Receiving your first job offer for teaching in China is always very exciting yet now is not the time to let your guard down. After your efforts to ask the important questions during your interview, now’s the time to see if the employer will come through. It’s not often that we find huge discrepancies between what a school offers initially and what they eventually deliver but it does happen, occasionally. This is why it’s pivotal you scrutinise the contract carefully. No matter how rosy a picture the employer painted of what’s expected of you and what you will receive, the only thing that really matters is what they offer on paper.
Singing on the dotted line will seal the deal – when it comes to finalising your China teaching contract, these are red flags you ought to avoid:
- Details of your job description/pay/holiday/reimbursements etc do not match what was promised to you during the interview
Some employers can be smooth talkers – the kind that hook you in with 1001 promises and then having little intention of actually delivering. This is your time to weed them out. The most important aspects are related to your workload (how many teaching and non-teaching hours are you required to churn out?) pay (when and how much you’ll get), time off (not only detailed holiday time but also if you’d be paid for them) as well as reimbursement of some or all of your initial moving expenses. Not every contract will be identical, naturally, but if you’ve managed to negotiate a full reimbursement for your flight and some or all of your accommodation expenses, for example, you’ll want to see that detailed in the contract. Employer promised you a fully-furnished, paid-for apartment? It needs to be in writing.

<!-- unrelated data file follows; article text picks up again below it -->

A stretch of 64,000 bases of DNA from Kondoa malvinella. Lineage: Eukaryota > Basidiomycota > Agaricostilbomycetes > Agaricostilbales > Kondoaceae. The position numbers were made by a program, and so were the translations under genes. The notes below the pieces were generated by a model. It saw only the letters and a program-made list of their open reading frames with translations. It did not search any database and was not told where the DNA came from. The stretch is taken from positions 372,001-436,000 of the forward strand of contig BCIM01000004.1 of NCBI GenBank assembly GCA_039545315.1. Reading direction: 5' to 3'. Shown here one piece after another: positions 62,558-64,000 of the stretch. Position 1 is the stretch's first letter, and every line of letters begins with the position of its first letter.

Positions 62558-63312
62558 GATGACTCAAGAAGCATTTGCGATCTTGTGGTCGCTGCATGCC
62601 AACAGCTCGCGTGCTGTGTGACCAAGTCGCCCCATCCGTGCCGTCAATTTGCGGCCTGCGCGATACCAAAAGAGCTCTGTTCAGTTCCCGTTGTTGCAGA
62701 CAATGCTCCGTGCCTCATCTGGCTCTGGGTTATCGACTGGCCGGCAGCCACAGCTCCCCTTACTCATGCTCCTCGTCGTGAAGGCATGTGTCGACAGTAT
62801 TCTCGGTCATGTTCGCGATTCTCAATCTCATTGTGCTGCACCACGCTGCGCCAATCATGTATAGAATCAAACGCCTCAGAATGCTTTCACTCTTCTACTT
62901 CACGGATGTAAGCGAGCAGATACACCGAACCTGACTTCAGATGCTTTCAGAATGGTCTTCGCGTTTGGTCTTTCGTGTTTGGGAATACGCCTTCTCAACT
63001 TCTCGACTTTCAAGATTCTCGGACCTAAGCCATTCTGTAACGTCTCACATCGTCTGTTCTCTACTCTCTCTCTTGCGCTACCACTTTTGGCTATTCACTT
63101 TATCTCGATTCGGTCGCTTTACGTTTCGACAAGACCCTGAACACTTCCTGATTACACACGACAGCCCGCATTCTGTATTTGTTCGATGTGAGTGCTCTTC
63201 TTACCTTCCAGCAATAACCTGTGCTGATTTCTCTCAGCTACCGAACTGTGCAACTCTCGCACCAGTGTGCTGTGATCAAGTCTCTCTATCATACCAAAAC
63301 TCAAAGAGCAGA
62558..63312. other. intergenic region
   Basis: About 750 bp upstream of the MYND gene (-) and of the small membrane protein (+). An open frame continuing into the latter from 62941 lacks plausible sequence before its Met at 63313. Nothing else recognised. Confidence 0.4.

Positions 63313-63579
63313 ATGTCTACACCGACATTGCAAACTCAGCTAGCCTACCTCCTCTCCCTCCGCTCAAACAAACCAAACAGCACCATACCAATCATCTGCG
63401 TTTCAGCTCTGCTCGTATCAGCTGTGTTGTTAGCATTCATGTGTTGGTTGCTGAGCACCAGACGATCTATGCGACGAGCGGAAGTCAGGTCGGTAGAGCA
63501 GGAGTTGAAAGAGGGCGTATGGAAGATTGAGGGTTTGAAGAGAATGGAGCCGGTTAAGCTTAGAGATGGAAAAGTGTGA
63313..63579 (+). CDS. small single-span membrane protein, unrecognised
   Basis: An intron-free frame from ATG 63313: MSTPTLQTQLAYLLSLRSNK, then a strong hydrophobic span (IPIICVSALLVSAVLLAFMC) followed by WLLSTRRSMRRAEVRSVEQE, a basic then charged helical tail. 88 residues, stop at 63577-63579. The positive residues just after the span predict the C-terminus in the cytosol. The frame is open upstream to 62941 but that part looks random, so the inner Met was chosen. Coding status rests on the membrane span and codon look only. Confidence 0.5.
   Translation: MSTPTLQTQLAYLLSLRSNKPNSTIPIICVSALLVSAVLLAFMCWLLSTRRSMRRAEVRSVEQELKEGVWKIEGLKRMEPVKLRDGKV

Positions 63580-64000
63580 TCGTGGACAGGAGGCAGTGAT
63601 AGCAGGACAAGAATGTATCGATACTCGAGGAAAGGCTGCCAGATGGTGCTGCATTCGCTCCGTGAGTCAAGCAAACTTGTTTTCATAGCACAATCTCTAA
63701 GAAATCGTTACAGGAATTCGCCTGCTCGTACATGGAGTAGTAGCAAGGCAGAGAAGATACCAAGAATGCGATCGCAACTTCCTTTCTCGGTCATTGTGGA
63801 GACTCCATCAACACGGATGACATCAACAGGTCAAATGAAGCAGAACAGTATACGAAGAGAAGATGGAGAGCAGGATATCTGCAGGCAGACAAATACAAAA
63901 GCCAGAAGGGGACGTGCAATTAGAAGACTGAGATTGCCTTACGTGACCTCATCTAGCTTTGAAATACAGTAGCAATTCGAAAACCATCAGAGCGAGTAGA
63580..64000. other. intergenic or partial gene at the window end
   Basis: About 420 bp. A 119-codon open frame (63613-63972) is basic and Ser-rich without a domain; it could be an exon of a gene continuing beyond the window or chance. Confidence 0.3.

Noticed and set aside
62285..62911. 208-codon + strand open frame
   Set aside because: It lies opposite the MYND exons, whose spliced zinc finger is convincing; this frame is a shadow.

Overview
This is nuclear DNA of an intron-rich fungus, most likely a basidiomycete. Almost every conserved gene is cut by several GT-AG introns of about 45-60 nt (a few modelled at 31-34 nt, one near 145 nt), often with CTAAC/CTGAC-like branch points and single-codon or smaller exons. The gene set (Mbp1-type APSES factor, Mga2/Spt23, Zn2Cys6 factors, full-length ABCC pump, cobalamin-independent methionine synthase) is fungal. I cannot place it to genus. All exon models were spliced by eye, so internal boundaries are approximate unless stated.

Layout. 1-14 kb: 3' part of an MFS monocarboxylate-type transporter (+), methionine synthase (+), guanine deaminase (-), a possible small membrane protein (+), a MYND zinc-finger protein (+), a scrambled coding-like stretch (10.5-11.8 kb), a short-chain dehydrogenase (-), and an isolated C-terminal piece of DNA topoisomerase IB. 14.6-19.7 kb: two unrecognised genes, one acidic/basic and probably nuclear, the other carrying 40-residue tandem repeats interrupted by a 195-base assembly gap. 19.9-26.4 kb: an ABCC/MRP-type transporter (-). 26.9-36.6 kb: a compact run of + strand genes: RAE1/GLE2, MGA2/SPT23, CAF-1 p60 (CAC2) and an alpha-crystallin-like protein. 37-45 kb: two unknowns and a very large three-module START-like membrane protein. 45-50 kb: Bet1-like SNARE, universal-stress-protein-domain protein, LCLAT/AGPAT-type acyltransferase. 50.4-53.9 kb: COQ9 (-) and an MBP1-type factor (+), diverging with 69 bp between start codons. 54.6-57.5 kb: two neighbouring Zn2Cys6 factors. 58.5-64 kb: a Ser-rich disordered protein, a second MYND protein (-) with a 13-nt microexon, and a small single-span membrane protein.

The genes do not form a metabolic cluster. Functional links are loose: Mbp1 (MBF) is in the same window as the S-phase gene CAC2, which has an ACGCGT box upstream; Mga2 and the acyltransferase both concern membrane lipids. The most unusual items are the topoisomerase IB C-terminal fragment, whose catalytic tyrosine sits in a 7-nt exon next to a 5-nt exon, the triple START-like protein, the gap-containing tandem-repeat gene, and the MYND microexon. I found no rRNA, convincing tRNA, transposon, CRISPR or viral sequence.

The most important thing to remember at this point is this: if it’s not written on your contract, it won’t happen. Every minute detail, no matter how small (that one-hour lunch break or that agreement that there won’t be any extra-curricular work at all?) Yes, they’d better be stated in the contract.
- Details of your Z-visa are inauspiciously missing
As a foreign teacher, you are only allowed to teach in China with a Z Visa – this is literally the only legal way to get a foot in the door. The school has the responsibility of helping you secure this visa and will act as your sponsor and this is something that is both time-consuming and relatively expensive for them. A few dodgy employers will try to wriggle out of this commitment and may try to convince you to come into the country on another visa instead. This is highly illegal and something that is likely to get you into a lot of trouble. So don’t fall for this pitfall! Your teaching contract must have details regarding your Z Visa and this is the biggest non-negotiable.
- The school’s exact location is missing
Many schools have various branches all over China and, sometimes, the most enticing branch will be advertised on job offers, even though teachers are needed elsewhere. Now, enticing and desirable locations may well be subjective terms (one person’s middle-of-nowhere is someone else’s enticing remoteness) yet unless you really are a dare-devil looking for a blind adventure, you’ll surely want to know precisely where you’ll be teaching, right?